Pilot study of methods to document quantity and variation of independent patient exercise and activity after total knee arthroplasty
UMass Chan AffiliationsSenior Scholars Program
Department of Medicine, Division of Preventive and Behavioral Medicine
Department of Orthopedics and Physical Rehabilitation
Arthroplasty, Replacement, Knee
*Recovery of Function
Rehabilitation and Therapy
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AbstractVariation in patients' independent exercise and activity after total knee arthroplasty (TKA) surgery may contribute to variable functional gains but have never been quantified. We pilot tested daily exercise logs and step activity monitors to quantify exercise and general home activity post-TKA. Patients successfully maintained logs and wore activity monitors. Logs documented significant variation in quantity of daily exercises. Women with poor emotional health recorded fewer repetitions and greater variation. More daily exercise repetitions correlated with larger 6-month functional improvement. Activity peaks on step monitors correlated with logged exercise sessions. However, most step activity was in addition to exercise sessions. Further research is needed to validate these findings and to clarify the relationship among post-TKA exercise, activity, and functional gain.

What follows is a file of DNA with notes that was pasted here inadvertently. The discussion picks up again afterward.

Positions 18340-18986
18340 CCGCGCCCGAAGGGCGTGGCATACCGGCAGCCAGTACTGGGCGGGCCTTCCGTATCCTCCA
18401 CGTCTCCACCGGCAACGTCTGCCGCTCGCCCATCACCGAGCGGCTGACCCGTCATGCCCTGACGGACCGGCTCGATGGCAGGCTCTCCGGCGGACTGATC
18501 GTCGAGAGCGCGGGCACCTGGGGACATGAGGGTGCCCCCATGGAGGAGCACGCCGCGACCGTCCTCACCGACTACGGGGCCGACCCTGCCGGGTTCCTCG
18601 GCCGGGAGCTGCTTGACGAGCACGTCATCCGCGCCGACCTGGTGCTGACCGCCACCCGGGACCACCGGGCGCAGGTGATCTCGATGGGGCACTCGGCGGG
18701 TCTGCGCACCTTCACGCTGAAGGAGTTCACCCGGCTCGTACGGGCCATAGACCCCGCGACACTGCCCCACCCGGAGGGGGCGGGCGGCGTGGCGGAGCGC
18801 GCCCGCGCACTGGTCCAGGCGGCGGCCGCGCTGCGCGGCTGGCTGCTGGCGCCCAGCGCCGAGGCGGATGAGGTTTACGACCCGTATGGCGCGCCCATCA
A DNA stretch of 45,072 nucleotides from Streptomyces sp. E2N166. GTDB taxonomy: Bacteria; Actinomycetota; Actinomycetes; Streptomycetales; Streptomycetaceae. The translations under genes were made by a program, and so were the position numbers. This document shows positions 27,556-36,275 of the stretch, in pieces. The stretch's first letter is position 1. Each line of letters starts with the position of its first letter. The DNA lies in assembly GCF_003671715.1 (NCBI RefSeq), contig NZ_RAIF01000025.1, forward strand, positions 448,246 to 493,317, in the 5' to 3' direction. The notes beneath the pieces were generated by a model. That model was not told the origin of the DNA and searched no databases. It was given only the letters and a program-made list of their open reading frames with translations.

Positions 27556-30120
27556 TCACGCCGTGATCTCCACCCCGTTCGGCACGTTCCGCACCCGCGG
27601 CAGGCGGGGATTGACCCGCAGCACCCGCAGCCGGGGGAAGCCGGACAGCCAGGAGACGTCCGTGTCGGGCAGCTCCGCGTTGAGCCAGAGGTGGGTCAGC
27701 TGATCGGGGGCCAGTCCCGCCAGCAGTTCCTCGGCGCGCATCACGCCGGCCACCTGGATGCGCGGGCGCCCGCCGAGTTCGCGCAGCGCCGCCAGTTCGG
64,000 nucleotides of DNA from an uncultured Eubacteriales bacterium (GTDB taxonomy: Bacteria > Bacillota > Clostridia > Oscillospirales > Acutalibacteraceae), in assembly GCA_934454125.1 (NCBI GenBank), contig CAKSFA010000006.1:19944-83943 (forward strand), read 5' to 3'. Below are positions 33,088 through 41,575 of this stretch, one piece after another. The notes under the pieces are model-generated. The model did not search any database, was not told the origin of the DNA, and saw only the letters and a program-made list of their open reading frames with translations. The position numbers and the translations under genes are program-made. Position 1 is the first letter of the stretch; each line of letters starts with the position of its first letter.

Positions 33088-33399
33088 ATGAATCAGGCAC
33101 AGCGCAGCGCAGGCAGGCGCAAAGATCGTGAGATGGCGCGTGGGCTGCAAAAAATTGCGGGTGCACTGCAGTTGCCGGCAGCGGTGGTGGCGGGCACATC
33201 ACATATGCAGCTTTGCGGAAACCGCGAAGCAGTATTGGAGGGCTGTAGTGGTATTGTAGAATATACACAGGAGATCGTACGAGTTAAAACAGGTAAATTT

SourceJ Arthroplasty. 2006 Sep;21(6 Suppl 2):157-63. Link to article on publisher’s site
Permanent Link to this Itemhttp://hdl.handle.net/20.500.14038/50987
Medical student Joseph McLaughlin participated in this study as part of the Senior Scholars research program.
Related ResourcesLink to article in PubMed